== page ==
Emanuel Swedenborg

Emanuel Swedenborg
Emanuel Swedenborg.PNG
Portrait of Swedenborg by Carl Frederik von Breda
Born
Emanuel Swedberg

(1688-02-08)8 February 1688
Died29 March 1772(1772-03-29) (aged 84)
EducationUppsala University
Occupation
Notable work
Theological work
Era18th-century
Tradition or movementLutheranism; inspired the New Church
Main interests
Notable ideas

Emanuel Swedenborg (/ˈswdənbɔːrɡ/,[1] Swedish: [ˈsvêːdɛnˌbɔrj] (About this soundlisten); born Emanuel Swedberg; 8 February [O.S. 29 January] 1688 – 29 March 1772)[2] was a Swedish pluralistic-Christian theologian, scientist, philosopher and mystic.[3] He became best known for his book on the afterlife, Heaven and Hell (1758).[4][5]

Swedenborg had a prolific career as an inventor and scientist. In 1741, at 53, he entered into a spiritual phase in which he began to experience dreams and visions, notably on Easter Weekend, on 6 April[6] 1744.[7] His experiences culminated in a "spiritual awakening" in which he received a revelation that Jesus Christ had appointed him to write The Heavenly Doctrine to reform Christianity.[8] According to The Heavenly Doctrine, the Lord had opened Swedenborg's spiritual eyes so that from then on, he could freely visit heaven and hell to converse with angels, demons and other spirits and the Last Judgment had already occurred the year before the 1758 publication of De Nova Hierosolyma et Ejus Doctrina Coelesti [Concerning the new Jerusalem and its heavenly doctrine], in 1757.[9]

Over the last 28 years of his life, Swedenborg wrote 18 published theological works—and several more that remained unpublished. He termed himself a "Servant of the Lord Jesus Christ" in True Christian Religion,[10] which he published himself.[11] Some followers of The Heavenly Doctrine believe that of his theological works, only those that were published by Swedenborg himself are fully divinely inspired.[12] Others have regarded all Swedenborg's theological works as equally inspired, saying for example that the fact that some works were "not written out in a final edited form for publication does not make a single statement less trustworthy than the statements in any of the other works".[13] The New Church, a new religious movement originally founded in 1787 and comprising several historically-related Christian denominations, reveres Swedenborg's writings as revelation.[14][15]

  1. ^ "Swedenborg". Random House Webster's Unabridged Dictionary.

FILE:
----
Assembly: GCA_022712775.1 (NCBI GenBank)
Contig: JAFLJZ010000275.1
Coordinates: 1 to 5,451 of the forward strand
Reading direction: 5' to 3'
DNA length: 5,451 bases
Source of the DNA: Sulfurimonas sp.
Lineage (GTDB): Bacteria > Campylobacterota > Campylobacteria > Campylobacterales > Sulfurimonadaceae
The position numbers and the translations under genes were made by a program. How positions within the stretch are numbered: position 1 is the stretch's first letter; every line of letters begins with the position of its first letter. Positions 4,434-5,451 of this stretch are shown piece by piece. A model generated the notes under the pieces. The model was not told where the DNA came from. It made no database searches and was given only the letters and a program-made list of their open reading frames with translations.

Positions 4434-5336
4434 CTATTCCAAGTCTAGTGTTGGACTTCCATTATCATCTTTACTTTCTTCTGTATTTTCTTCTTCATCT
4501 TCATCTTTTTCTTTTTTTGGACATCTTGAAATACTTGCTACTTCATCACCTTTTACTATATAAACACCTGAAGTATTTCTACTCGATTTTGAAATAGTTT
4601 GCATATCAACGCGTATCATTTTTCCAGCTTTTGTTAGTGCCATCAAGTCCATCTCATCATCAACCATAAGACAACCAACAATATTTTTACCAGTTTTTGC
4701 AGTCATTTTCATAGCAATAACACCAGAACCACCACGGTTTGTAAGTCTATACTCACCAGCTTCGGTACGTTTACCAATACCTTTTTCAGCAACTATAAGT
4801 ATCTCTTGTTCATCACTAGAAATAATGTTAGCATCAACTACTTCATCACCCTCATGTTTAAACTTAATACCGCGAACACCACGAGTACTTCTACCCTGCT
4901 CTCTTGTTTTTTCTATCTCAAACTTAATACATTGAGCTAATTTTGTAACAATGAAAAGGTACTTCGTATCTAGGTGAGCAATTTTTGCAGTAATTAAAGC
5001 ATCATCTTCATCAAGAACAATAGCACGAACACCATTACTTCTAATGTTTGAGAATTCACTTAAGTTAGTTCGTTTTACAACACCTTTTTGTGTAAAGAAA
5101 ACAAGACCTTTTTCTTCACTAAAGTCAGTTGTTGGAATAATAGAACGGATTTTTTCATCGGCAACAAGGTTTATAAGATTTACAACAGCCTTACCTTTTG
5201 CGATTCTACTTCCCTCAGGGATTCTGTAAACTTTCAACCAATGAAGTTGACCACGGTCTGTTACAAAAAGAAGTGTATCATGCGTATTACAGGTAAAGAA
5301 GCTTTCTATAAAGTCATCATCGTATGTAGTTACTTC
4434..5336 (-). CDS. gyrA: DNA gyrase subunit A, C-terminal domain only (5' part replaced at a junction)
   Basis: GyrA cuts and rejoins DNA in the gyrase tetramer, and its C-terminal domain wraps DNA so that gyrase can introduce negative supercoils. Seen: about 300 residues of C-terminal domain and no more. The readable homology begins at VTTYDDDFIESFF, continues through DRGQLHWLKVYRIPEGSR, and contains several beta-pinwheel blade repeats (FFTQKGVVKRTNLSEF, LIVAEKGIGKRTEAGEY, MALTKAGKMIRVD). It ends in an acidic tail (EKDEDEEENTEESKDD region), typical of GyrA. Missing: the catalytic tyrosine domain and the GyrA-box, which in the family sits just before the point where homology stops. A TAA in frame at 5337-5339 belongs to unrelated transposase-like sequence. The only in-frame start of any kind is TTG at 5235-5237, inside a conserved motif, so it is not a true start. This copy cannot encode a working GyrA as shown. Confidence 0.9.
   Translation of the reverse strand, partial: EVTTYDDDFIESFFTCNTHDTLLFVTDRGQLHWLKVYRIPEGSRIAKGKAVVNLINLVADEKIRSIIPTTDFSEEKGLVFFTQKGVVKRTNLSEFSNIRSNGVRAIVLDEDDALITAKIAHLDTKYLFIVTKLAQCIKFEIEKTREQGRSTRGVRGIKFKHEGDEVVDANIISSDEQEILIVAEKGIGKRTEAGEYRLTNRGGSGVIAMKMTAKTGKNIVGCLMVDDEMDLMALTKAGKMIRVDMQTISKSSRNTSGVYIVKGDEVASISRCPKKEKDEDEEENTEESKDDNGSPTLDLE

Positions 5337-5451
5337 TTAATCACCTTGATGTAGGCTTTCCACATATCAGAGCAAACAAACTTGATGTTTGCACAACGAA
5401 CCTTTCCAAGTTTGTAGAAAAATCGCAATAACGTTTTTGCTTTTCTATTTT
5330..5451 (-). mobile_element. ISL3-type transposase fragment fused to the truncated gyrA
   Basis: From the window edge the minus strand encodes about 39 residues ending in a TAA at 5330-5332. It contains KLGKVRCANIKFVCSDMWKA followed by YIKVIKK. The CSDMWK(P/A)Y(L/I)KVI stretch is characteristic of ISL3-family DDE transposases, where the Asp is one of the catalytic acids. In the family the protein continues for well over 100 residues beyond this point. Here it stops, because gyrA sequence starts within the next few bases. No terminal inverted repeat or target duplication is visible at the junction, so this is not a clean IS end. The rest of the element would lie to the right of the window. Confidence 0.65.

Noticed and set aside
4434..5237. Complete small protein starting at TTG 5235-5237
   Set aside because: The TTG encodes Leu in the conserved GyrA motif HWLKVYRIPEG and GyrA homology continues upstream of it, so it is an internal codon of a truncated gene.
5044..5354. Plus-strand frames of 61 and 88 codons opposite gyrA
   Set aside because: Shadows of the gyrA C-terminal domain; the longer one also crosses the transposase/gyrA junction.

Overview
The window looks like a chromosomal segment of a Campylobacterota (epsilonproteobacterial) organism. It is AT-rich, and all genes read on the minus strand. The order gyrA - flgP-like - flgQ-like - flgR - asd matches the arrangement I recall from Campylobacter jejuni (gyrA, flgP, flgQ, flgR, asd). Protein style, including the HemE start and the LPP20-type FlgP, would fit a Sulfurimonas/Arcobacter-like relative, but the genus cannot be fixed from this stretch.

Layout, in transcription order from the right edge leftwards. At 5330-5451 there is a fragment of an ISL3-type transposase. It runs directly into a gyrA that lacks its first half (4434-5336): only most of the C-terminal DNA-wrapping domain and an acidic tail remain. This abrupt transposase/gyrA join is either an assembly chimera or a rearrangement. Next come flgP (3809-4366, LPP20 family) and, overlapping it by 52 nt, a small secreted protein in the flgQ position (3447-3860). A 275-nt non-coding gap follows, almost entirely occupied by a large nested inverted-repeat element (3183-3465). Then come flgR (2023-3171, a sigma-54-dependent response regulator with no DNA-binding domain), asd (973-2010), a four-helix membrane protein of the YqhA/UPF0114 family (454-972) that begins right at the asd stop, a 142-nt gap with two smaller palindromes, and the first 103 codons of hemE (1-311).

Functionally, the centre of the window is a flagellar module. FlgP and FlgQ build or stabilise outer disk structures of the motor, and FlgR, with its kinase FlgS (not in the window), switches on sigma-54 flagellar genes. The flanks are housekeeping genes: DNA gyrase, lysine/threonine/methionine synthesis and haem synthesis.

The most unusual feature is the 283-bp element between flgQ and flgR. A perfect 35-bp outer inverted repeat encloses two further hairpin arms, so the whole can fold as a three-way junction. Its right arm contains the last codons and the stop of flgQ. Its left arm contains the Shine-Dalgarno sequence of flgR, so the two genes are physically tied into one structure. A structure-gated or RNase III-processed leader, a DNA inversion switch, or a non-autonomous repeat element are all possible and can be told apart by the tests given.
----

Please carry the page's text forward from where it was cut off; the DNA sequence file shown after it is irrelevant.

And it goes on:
2. ^ Cite error: The named reference enc1911 was invoked but never defined (see the help page).
  3. ^ Cooper, Glen M. (2014). Swedenborg, Emanuel. Encyclopædia Britannica. Bibcode:2014bea..book.2110C. Retrieved 9 September 2011. and the Encyclopedia of Religion (1987), which starts its article with the description that he was a "Swedish scientist and mystic". Others have not used the term[which?] such as Williams-Hogan, Jane (2005) in Encyclopedia of Religion Retrieved 15 July 2013.
  4. ^ "Swedenborg, E. Heaven and its Wonders and Hell. From Things Heard and Seen (Swedenborg Foundation, 1946)". Swedenborgdigitallibrary.org. Retrieved 2012-08-16.
  5. ^ Bergquist, Preface (pp. 15–16)
  6. ^ Compare: Easter Sunday 1744 = Wednesday, March 25, 1744 (Gregorian calendar)
  7. ^ Vardy, Peter; Vardy, Charlotte (2013). God Matters (reprint ed.). London: SCM Press. p. 163. ISBN 9780334043928. Retrieved 23 January 2021. Emanuel Swedenborg [...] entered into a spiritual phase of life at the age of 53 in 1741. He had a series of dreams and visions, culminating in an 'awakening' at Easter 1744, after which Swedenborg felt that he was free to visit heaven and hell and to talk with spirits, angels and demons.
  8. ^ See Swedenborg, E. The Heavenly Doctrine
  9. ^ Swedenborg, E. The Last Judgment and Babylon Destroyed. All the Predictions in the Apocalypse are at This Day Fulfilled. (Swedenborg Foundation 1952, Paragraphs 1–74) Retrieved 16 August 2013.
  10. ^ "The True Christian Religion, Containing the Universal Theology of The New Church Foretold by the Lord in Daniel 7; 13, 14; and in Revelation 21; 1, 2, by Emanuel Swedenborg". Swedenborgdigitallibrary.org. Retrieved 2012-08-16.
  11. ^ "Which of Swedenborg's books are Divine revelation?". Swedenborgdigitallibrary.org. Retrieved 2013-08-16.
  12. ^ See "Which of Swedenborg's books are Divine revelation?"
  13. ^ Odhner, Carl Theophilus (1912). ""Diary" and the Spiritual Body". New Church Life: 298.
  14. ^ "Swedenborgianism (New Church)". September 2013. Retrieved 6 February 2019.
  15. ^ New Jerusalem Church (1788). Reasons for separating from the old church. : In answer to a letter received from certain persons in Manchester, who profess to believe in the heavenly doctrines of the New Jerusalem Church, as contained in the theological writings of the Late Hon. Emanuel Swedenborg, and yet remain in the external forms of doctrine and worship now in use in old church, not withstanding their direct opposition to the heavenly doctrines of the new church. To which are added, sundry passages from E. Swedenborg, on which the expediency, and even necessity, of a complete separation from the former church, is founded. By the Members of the New Jerusalem Church, who assemble in Great East-Cheap, London. R. Hindmarsh. OCLC 508967814.